The Ubud Handbook « The Heads of Trunyan
MAYBE I SHOULD HAVE TAKEN Lonely Planet's guide to Bali and Lombok more seriously. Three times they warn the unwary: 'Don't go'. I'm stopped at this remote village's edge by a tough-looking man in his twenties who wants me to change a twenty-dollar bill for Indonesian rupiah. ('And don't worry about the exchange rate.') On his black T-shirt are near-foot-high, white letters that read:
Welcome to Trunyan, one of the oldest villages in Bali.
It's easy to see why the Trunyanese are so defensive of their well-worn patch. The view across Lake Batur beats any northern Italian backdrop. The locals call their caldera's lake 'the sea': at more than a thousand metres above sea-level, small, wind-whipped waves cut across the deeply turquoise water. Opposite the thousand-year-old-plus village, pistes of dark-grey lava from previous eruptions – the last in 1994 – drip down the slopes of the still-active Mount Batur.
Trunyan has never been high on the visitors' list. Like a handful of other villages scattered around the volcanic uplands of Bali, Trunyan is inhabited by the Bali Mula – the so-called 'original Balinese people' – a once rabidly isolationist ethnic group that makes up nearly three percent of the island's population.
But the people of Trunyan are beginning to feel a little too isolated.
While Lonely Planet extols their ethnic cousins' double-ikat weaving in the more accessible Bali Mula village of nearby Tenganan ('Peculiar! Old-fashioned! A real village, not a creation for tourists!'), the more remote Trunyan was largely cut off until its first tarmac road to the world was laid in 2006. Its primary school – there is no secondary school – was built in 1975.
Agricultural, and unpractised in the dark art of handling international tourists, the aristocratic farmer-people of Trunyan have acquired a damaging reputation for aggression. Their unique tourist draw – a jungle-cemetery where bodies are left in the open to disintegrate underneath a magical banyan tree – is regularly shunned by travellers on the time-sensitive tourist circuit.
The black-and-white-T-shirted Nyoman, 26, has decided I'm worth showing around ('You didn't argue about the exchange rate', he grins). We arrange a day's guide-fee of Rp.200,000 and push off in a shaky canoe to the lakeside cemetery.
– "This lady was a neighbour of mine," says Nyoman. "She died about six months ago."
Under the shadow of the great banyan tree, Nyoman points to a corpse draped in salmon-pink and ice-white shawls, protected from wild dogs by a triangular bamboo cage. At the foot of the cage is a small woven basket containing a collection of possessions that will accompany the dead into her afterlife: a comb; a pair of new flip-flops; a plastic eating bowl; a single clove cigarette.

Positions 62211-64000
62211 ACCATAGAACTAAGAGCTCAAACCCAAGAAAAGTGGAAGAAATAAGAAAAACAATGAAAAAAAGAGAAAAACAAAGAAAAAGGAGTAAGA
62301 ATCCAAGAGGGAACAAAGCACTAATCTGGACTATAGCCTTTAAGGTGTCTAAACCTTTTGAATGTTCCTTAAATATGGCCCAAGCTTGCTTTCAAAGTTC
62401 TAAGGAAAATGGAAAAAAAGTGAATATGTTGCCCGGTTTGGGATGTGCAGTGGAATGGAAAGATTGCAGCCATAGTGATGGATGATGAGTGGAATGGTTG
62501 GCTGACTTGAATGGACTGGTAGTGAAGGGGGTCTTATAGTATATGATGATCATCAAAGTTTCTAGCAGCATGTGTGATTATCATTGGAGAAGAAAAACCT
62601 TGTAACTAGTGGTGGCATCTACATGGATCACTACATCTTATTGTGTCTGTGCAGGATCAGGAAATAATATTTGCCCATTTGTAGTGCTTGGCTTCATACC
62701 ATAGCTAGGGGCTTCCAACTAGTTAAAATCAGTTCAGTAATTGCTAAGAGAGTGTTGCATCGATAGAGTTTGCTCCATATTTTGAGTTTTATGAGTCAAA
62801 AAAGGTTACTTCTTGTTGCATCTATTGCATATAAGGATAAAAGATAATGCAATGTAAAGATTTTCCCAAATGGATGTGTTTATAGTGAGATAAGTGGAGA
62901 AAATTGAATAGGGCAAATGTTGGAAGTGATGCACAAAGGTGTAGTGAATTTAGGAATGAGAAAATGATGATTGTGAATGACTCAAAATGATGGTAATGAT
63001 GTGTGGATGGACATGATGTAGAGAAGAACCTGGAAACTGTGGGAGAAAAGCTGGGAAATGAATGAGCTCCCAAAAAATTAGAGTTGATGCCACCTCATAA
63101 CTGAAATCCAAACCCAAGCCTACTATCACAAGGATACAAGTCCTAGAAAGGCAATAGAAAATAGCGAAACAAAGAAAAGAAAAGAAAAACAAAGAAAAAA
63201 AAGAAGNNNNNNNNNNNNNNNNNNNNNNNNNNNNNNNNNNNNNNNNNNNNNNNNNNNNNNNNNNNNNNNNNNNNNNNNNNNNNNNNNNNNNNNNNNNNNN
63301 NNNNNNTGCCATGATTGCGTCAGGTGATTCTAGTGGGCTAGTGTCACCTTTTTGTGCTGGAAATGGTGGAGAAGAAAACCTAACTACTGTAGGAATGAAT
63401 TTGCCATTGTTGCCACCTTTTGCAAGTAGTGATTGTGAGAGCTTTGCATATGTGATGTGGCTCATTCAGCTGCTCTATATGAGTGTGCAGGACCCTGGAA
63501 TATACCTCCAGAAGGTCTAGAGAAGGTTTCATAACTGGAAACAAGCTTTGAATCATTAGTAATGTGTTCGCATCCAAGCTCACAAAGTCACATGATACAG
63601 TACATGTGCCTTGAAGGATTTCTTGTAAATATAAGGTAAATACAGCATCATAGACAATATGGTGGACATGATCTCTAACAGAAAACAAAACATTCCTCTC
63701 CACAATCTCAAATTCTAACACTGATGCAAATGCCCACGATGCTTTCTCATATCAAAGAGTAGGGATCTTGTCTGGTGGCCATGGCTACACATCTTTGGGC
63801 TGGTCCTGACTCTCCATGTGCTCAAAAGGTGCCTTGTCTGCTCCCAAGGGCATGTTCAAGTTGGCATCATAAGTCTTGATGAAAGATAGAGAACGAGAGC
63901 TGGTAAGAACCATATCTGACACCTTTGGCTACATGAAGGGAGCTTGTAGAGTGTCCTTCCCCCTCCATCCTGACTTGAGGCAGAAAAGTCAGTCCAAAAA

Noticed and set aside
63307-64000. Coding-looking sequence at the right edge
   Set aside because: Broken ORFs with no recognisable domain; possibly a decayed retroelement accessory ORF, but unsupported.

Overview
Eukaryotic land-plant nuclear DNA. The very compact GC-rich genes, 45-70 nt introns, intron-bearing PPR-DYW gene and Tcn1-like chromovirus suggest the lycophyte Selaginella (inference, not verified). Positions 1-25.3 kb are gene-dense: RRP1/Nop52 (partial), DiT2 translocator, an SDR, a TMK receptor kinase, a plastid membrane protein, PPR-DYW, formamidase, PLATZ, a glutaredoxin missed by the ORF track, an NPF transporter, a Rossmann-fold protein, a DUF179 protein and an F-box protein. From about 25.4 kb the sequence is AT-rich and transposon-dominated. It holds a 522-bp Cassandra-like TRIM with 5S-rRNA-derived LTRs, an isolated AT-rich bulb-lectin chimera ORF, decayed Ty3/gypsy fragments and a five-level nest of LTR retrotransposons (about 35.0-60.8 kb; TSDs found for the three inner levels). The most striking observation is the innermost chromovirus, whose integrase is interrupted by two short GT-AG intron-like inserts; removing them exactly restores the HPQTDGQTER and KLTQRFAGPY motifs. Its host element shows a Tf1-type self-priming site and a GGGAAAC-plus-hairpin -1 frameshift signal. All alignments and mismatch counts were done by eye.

When a fresh body arrives, the oldest body is removed – its sun-dried skull and femurs placed on an elevated stone altar a few feet away. Only those who have been married, died from natural causes and show no obvious physical marks earn the exalted position with the lake view. Villagers who have remained single, died from disease, committed suicide or been murdered are relegated to nondescript, rocky ground to the south.
Further away still is a third, tiny cemetery tucked tightly under the caldera's cliff - reserved for infants under five. These last two groups, Nyoman explains, are buried and covered with rocks to 'prevent their unhappy souls from roving and disturbing the living'.
It's disconcerting. Even up close there is no smell of decomposition: only the steady, fresh breeze that bounces off the lake, scented by the parched undergrowth and brittle leaves around us.
Nyoman unravels the cemetery's secret.
He tells of the village goddess, Dewa Pancering ('panchering') Jagat, who married a Javanese prince. Their union, it is said, was true happiness: but every time the goddess gave birth, her baby died. Some claimed it was a natural perfume emanating from the goddess's skin that was killing the newborn.
Desperate for offspring, the Javanese prince ordered the village's dead to be left under a nearby banyan tree so that the stench of flesh would negate the fatal scent of his wife. It worked. Heirs were produced and the village survived. Indebted, the goddess possessed the banyan – called the Taru Menyan, or 'sweet-smelling tree', and after which the village was named – allowing Trunyan's dead to lie in peace, without odour, as a return gift from the goddess.
Like many graveyards, it's a restful place: until a motorboat of Javanese tourists arrive at the water's edge and disembark. Skulls are picked up and posed with, femurs are held aloft. Groups arrange themselves for snaps on collective camera-phones. A Rp. 100,000 note is left in the woven basket for the half-dozen guides who hang languidly around the tree. The tourist band disappears back into the flapping green-and-white waves of the lake as if they had never been.
It's difficult to see how the Bali Mula of Trunyan can't make more of their lakeside idyll and plentiful history without relying solely on a curiosity that some may find anthropologically fascinating, others macabre and distasteful.
The lakeside temple is beautiful, its unique ceremonies distinct from the rest of Hindu Bali. A walk through the narrow village walkways is eye-opening and humbling. The 45-minute hike to the tip of the crater hovering above Trunyan for a misty, ethereal dawn-break is stunning. More micro-pockets of Bali Mula people, guarded by family dogs, live on the crater shoulder cultivating corn and tending cows. You may be given a gritty black coffee to wake you up at the top. And the only people you will meet on the way down are knots of children and old women carrying 10-20 kilo parcels of firewood on their heads to be used for cooking-fires in the village below.